There are lots of ways to approach investing, and one of them is index investing.
First it helps to understand what an index fund is. An index fund attempts to copy an existing market’s performance. For example, there are index funds that mimic the NZ and US stock market, international stock markets and the bond markets.
There are many index funds out there, tracking many different markets of all shapes and sizes. Each one shares the same basic principle: Its goal is simply to match that particular market’s return.
Index investing is therefore putting together a group of index funds to build an investment strategy – a portfolio.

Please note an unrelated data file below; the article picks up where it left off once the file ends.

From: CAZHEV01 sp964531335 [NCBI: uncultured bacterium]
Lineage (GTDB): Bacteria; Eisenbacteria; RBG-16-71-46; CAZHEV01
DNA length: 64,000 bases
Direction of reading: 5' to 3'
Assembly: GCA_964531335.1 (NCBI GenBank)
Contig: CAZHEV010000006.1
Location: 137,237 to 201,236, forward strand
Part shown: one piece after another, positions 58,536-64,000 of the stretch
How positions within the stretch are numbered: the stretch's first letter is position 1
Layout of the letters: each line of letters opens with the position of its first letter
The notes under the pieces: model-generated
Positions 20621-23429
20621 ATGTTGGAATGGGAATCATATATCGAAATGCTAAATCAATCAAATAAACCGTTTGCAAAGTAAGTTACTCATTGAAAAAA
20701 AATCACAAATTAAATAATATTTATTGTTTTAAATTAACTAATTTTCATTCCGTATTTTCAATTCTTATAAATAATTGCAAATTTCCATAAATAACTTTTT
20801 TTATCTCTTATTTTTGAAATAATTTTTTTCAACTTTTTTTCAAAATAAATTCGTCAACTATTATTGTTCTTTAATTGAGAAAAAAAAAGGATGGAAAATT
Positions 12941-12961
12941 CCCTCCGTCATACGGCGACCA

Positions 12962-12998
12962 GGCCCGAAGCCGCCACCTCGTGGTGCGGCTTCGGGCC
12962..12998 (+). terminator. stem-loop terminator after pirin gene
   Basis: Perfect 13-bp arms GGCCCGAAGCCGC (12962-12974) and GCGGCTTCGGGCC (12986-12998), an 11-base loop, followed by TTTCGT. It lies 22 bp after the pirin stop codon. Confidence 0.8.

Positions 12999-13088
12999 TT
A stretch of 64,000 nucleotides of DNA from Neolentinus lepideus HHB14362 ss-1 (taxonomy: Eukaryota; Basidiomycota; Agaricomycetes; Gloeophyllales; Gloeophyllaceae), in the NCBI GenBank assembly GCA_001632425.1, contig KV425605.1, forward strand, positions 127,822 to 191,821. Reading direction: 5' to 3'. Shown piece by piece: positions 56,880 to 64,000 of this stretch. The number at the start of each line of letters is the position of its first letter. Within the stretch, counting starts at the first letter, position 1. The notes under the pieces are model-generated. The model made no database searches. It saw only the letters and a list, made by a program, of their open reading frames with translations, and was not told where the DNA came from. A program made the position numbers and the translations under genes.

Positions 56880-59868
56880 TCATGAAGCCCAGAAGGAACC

There is a wide mix of different funds inside an index fund portfolio. This wide mix reduces the risk for that index fund portfolio. So if one share or bond’s value was down for the day or year, another is more likely to be up, which reduces the risk.
An index fund’s portfolio mix rarely changes, which results in lower management costs which can translate to lower fees.
Index investing can be an effective way to manage risk and gain consistent returns with modest fees.
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